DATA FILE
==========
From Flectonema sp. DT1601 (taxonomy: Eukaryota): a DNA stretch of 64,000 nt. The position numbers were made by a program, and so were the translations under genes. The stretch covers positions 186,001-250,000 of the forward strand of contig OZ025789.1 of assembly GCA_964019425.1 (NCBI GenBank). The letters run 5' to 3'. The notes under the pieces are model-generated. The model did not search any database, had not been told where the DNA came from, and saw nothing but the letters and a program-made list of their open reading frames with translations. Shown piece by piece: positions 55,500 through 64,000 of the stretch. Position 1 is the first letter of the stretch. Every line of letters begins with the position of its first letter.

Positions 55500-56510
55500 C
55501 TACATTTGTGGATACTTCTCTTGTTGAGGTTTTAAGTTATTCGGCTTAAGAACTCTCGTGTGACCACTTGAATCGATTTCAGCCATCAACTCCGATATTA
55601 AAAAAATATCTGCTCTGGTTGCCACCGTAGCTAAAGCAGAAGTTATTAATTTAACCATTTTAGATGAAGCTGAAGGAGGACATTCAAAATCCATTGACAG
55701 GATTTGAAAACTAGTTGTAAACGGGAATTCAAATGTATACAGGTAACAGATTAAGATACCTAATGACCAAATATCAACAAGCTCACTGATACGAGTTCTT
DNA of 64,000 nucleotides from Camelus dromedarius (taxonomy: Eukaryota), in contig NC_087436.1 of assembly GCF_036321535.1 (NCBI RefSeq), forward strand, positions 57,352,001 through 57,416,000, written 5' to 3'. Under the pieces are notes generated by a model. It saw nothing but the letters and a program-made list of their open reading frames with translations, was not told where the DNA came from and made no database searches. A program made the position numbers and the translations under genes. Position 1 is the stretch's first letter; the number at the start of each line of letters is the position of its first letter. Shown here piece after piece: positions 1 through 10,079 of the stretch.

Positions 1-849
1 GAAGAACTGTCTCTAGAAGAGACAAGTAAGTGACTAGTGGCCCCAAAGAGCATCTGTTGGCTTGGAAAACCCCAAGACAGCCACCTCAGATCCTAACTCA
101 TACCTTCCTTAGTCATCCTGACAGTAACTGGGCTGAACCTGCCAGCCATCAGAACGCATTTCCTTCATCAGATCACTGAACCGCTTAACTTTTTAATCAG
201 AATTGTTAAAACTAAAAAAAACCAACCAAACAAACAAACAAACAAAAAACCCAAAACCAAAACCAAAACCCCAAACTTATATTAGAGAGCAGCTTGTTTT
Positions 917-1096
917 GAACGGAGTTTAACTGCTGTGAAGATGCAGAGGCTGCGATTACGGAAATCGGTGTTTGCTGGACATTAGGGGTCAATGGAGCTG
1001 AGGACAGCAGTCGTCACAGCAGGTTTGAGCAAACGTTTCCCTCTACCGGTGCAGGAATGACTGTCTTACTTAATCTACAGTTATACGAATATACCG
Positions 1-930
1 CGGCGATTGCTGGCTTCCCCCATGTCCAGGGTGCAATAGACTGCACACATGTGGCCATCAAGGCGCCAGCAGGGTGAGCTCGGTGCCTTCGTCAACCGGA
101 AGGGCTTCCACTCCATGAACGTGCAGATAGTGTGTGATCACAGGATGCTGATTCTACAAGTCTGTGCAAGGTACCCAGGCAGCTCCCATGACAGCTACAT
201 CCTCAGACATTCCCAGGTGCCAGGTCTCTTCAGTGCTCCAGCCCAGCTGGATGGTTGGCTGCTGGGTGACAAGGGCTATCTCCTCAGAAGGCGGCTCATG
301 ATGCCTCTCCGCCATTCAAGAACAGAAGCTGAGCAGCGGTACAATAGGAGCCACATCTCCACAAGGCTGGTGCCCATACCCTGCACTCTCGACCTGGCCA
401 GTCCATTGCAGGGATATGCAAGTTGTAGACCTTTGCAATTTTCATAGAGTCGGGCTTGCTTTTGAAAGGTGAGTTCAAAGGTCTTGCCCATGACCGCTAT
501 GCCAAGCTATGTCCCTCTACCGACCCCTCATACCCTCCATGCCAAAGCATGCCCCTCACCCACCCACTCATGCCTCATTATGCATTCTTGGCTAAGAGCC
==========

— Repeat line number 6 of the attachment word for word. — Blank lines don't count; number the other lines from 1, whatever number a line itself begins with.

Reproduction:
55701 GATTTGAAAACTAGTTGTAAACGGGAATTCAAATGTATACAGGTAACAGATTAAGATACCTAATGACCAAATATCAACAAGCTCACTGATACGAGTTCTT